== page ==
OPINION: With computers, the customer isn’t always right  

OPINION: With computers, the customer isn’t always right  

I don’t know from technology, even though I use it every day. In fact, I’m using it right now, but I have no idea what I’ll do if something goes wrong.

At work it’s OK; if my Wi should refuse to Fi, I can always go whining to Dave the Tech Guy.

But Dave the Tech Guy doesn’t make house calls. At home I’m on my own, and last week my old computer conked out — something wrong with the turbo-dumaflinchie, I suppose. And by “old” I mean maybe 10 years.

Once upon a time, appliances could be expected to last for decades, like my mother’s early-1950s Frigidaire, which was still refrigerating 40 years later as Mom’s backup fridge in the garage, used only at Thanksgiving.

Anyway, so I took the computer to the shop. They said it could be fixed, but that would cost almost as much as a new one, so I got a new one. (Prices of these things have really come down.)

But I had them save me the hard drive, because I don’t want all my data to wind up on a slow boat to China or India or wherever it is that used computer parts go to die. Just being cautious.

And now I’m trying to get back to normal, even though I realize you can never get back to normal with these things, because the software is always being “updated.”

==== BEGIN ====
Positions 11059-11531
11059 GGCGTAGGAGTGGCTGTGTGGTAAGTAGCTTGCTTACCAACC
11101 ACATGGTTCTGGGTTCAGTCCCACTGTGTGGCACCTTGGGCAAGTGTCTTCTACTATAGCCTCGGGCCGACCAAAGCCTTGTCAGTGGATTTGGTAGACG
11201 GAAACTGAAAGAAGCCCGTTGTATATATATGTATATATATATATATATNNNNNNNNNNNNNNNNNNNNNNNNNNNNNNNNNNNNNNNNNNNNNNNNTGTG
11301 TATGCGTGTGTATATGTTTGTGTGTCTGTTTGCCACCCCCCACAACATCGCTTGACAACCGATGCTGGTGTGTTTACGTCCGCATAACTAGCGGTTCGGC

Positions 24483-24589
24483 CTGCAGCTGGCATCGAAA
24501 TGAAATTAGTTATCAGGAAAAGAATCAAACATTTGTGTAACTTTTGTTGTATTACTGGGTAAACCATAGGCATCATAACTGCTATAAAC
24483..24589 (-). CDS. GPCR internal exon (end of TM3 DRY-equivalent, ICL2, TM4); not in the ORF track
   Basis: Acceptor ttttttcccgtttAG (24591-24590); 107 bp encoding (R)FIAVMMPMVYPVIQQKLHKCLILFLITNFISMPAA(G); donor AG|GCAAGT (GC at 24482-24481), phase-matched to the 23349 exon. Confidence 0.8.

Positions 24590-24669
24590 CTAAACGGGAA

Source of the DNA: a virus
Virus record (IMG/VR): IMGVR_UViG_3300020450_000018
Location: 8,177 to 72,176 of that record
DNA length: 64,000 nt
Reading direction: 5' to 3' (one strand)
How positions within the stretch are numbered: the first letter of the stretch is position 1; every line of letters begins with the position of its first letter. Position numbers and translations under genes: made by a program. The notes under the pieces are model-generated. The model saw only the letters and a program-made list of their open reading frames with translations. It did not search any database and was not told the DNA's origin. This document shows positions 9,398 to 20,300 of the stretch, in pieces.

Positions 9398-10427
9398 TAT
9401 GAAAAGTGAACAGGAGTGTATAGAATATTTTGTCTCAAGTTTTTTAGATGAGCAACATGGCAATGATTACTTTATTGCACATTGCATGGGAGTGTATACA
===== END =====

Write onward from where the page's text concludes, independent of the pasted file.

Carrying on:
That is, they keep changing the way things look and the way things work (I think that’s called the “user interface”), just because they can. And now I’ve got to do online chat in order to get the new machine to “recognize” the old printer that’s sitting right next to it on the desk, and fix the audio so I can listen to Lulu singing “To Sir With Love.”

So I set up the new machine, hooking up the various wires and cables to the black box according to the diagram in the instruction booklet and running back to the store for a new LS/MFT cable, or whatever it’s called, because I figure if I don’t download enough TLC to this CPU, ASAP (even though I really don’t have enough personal bandwidth to understand any of this stuff) I’m likely to toss my cookies and crash into the cloud.

My intention, of course, was simply to turn the fool thing on. (Is that so much to ask?) Nowhere, however, does the instruction booklet tell you how to do that, so it took me half an hour to find the blankity-blank on-off button, which has been carefully hidden by the designers — for all practical purposes invisible, it’s a black button with no markings that’s flush with the black case of the machine.

Which brings us to my No. 1 gripe with all things computery: If the perpetrators of high tech go to such lengths to hide the on-off button — which is obviously the most important control on any device — what other stumbling blocks have they built into the experience? What further delights await the unwary user? And why do they do these things, anyway?

Well, because they enjoy screwing around with non-tech-savvy users such as Yrs Trly, that’s why.

And they’re allowed to get away with it.

We’ve gone from “the customer is always right” to “the user is always stupid.”

Stupid user here, signing off.

Reach Glenn Richter at grichter@record-journal.com.